US Secretary of State Hillary Clinton spelled out Washington’s policy toward Asia in an essay in Foreign Policyreleased earlier today. Although the elaboration of this policy seems belated with the Obama administration approaching the end of its third year in office, Clinton spared no pains in describing and clarifying the various components of the United States’ Asia policy.
Among the most avid readers of Clinton’s essay will be senior foreign policy makers in Beijing. The official response to the Clinton statement will most likely be muted. On the surface, at least, she didn’t announce new initiatives or policy changes. The apparent reason for Clinton issuing this document now is to reassure regional allies of the continuing US commitment to the region in spite of its domestic difficulties and rising isolationist sentiments, and to send a strong signal to China that Washington will maintain its current policy of deepening engagement with Beijing. It’s anybody’s guess whether she chose to time her statement on Asia with the imminent arrival of Chinese Vice President Xi Jinping (who will become China’s top leader in 2012) in Washington for his important official visit in November.
However, a closer reading of the document is sure to produce mixed feelings in Beijing. Chinese officials will pay special attention to Clinton’s Asia policy statement at three levels.
Of the most immediate interest to the Chinese is the part on bilateral relations. Here they would most probably feel pleased. She not only placed deepening relations with emerging powers, including China, as the second most important policy component, but also devoted the largest portion of her essay, about one-seventh, to US-China relations. (By comparison, India got one paragraph, and was lumped together with Indonesia when she mentioned other emerging powers.) An additional reason for Beijing to like the Clinton statement is the positive tone in which she cast US-China relations. She appeared to go out of her way to accentuate those aspects of US-China relations that actively strengthen bilateral cooperation in a wide range of areas.
However, Chinese officials’ mood will certainly grow more sour as they examine the other components of the United States’ Asia strategy at the policy level. In particular, they will be unnerved by those policy actions – strengthening bilateral security alliances (identified as the most important component of US policy), forging a broad-based military presence (which essentially means further upgrading and expanding US military capabilities in the Western Pacific), and advancing democracy and human rights. In Beijing’s eyes, these measures are part of a subtle framework of strategic containment and can harm Chinese security interests and undermine the Chinese Communist Party’s rule.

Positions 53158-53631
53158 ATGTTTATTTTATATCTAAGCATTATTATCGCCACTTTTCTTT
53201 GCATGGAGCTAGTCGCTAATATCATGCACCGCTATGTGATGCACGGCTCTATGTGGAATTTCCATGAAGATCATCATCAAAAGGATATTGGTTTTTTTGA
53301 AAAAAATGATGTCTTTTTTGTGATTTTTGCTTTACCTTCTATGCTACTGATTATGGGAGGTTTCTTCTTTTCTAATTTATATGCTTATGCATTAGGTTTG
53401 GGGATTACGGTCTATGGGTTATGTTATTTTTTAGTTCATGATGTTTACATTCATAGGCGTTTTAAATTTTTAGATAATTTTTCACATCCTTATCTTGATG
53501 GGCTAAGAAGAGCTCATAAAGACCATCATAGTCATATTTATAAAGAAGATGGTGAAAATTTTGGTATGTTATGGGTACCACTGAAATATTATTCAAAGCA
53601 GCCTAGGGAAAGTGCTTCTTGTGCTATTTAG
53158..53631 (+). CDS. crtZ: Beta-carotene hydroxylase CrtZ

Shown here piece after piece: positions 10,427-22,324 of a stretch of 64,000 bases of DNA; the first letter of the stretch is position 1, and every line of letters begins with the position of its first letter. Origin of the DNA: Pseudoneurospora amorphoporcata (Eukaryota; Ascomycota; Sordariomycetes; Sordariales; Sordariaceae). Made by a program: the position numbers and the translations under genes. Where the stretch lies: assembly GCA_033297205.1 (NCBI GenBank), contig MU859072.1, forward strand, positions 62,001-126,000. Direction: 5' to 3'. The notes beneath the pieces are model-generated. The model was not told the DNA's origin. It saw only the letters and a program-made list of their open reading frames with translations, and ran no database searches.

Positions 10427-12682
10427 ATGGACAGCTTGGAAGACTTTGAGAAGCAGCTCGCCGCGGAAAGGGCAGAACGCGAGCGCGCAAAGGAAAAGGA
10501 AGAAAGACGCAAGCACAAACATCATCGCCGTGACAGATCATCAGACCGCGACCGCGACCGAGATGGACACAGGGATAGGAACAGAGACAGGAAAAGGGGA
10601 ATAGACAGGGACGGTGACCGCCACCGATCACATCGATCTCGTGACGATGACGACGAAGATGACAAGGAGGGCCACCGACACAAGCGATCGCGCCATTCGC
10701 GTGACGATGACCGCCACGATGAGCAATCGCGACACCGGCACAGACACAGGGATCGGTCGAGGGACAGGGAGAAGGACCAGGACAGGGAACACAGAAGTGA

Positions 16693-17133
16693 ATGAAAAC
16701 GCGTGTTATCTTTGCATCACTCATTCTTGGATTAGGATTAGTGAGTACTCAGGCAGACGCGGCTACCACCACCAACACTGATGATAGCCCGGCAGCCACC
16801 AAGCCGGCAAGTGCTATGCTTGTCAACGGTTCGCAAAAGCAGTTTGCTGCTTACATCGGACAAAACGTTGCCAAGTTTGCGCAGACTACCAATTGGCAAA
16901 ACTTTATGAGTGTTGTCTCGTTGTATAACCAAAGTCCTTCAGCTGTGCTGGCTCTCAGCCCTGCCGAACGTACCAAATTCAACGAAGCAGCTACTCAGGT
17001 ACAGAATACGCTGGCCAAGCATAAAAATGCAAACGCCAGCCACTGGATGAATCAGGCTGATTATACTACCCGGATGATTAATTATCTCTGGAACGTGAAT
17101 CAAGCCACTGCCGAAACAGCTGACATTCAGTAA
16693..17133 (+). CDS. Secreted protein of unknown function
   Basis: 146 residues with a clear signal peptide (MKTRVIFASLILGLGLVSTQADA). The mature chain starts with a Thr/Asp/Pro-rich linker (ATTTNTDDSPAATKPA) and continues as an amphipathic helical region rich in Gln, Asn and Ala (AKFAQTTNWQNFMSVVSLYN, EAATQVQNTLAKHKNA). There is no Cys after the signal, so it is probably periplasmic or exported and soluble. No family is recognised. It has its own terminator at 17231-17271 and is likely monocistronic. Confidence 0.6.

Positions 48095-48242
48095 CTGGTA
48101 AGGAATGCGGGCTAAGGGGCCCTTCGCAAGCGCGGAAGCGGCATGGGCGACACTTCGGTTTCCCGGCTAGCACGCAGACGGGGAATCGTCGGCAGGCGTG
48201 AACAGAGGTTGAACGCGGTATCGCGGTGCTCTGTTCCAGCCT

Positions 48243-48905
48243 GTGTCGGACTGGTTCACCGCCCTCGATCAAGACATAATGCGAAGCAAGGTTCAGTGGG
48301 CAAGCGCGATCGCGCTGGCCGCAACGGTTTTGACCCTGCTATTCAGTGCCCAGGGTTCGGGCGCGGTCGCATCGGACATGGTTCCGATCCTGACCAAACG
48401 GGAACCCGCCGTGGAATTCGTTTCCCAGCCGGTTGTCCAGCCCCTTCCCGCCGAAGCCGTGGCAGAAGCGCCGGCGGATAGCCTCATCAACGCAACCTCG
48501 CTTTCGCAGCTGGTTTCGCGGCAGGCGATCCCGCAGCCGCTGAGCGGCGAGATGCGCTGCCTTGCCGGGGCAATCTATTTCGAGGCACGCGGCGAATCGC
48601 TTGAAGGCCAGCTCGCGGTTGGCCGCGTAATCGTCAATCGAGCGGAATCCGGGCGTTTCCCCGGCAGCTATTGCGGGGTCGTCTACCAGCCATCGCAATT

Of special interest to Beijing would be the announcement, made in the Clinton statement, that the United States will soon deploy its newest high-tech littoral combat ships to Singapore. In addition, given recent signs of a political thaw in Burma and the military junta’s abrupt cancellation of a $3 billion dam project to be constructed by China, Clinton’s olive branch to Burma’s rulers in her statement should undoubtedly cause some heartburn in the Chinese capital. Clinton’s tough statement on maintaining the stability and freedom of navigation in the South China, repeating essentially what she said just a year ago in Hanoi, is unlikely to go down well in Beijing, either. Many Chinese officials now blame the United States for the escalating tensions in the South China Sea.
Even measures aimed at promoting trade and investment won’t escape scrutiny in Beijing. The most worrying initiative mentioned by Clinton in this area will be the Trans-Pacific Partnership – a future free trading bloc in the Asia-Pacific that excludes China. Even though this American initiative remains in its conceptual stage, its long-term strategic implications may be too unpleasant for Chinese officials to contemplate.
Taken together, at the strategic level, the Clinton statement will be seen in Beijing simply as another declaration that the United States is determined to remain as Asia-Pacific’s pre-eminent power. That is probably why the essay is titled ‘America’s Pacific Century.’ The strategic message to every country in the region, particularly China, is crystal clear: don’t count us out and don’t even think about pushing us out.
Seeing itself as the inevitable regional hegemon, and the United States a declining superpower, China can’t be pleased by this bold assertion of American resolve. But in reality, there’s little China can do, either today or in the foreseeable future, to change this strategic reality. The staying power of US pre-eminence in Asia doesn’t solely depend on Washington’s absolute or even relative capabilities (which are declining). It is derived from the United States’ unique role as Asia’s strategic balancer. Elsewhere in the world, the United States may be deeply resented for its power and imperial overreach. In Asia, the American presence is welcomed with open arms. The reason is simple: However unpleasant US hegemony may be, Asians would pick it over Chinese hegemony at any time.
Unless China can do something to transform this geopolitical reality in Asia, it will have no choice but to learn to co-exist and thrive under the shadow of enduring American pre-eminence.